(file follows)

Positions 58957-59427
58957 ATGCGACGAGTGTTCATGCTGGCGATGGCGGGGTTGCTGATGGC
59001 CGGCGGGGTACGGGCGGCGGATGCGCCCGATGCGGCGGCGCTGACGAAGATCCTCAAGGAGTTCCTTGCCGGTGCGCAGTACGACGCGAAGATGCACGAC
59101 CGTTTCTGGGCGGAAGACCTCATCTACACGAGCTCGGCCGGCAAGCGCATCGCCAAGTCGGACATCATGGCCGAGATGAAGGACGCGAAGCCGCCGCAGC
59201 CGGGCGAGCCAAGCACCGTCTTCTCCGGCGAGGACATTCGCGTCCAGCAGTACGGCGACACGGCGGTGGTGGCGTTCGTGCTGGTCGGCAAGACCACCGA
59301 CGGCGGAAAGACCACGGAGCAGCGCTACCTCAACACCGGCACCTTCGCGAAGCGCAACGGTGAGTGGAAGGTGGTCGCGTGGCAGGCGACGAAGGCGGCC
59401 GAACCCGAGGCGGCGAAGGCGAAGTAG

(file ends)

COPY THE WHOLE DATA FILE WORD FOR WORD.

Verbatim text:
Positions 58957-59427
58957 ATGCGACGAGTGTTCATGCTGGCGATGGCGGGGTTGCTGATGGC
59001 CGGCGGGGTACGGGCGGCGGATGCGCCCGATGCGGCGGCGCTGACGAAGATCCTCAAGGAGTTCCTTGCCGGTGCGCAGTACGACGCGAAGATGCACGAC
59101 CGTTTCTGGGCGGAAGACCTCATCTACACGAGCTCGGCCGGCAAGCGCATCGCCAAGTCGGACATCATGGCCGAGATGAAGGACGCGAAGCCGCCGCAGC
59201 CGGGCGAGCCAAGCACCGTCTTCTCCGGCGAGGACATTCGCGTCCAGCAGTACGGCGACACGGCGGTGGTGGCGTTCGTGCTGGTCGGCAAGACCACCGA
59301 CGGCGGAAAGACCACGGAGCAGCGCTACCTCAACACCGGCACCTTCGCGAAGCGCAACGGTGAGTGGAAGGTGGTCGCGTGGCAGGCGACGAAGGCGGCC
59401 GAACCCGAGGCGGCGAAGGCGAAGTAG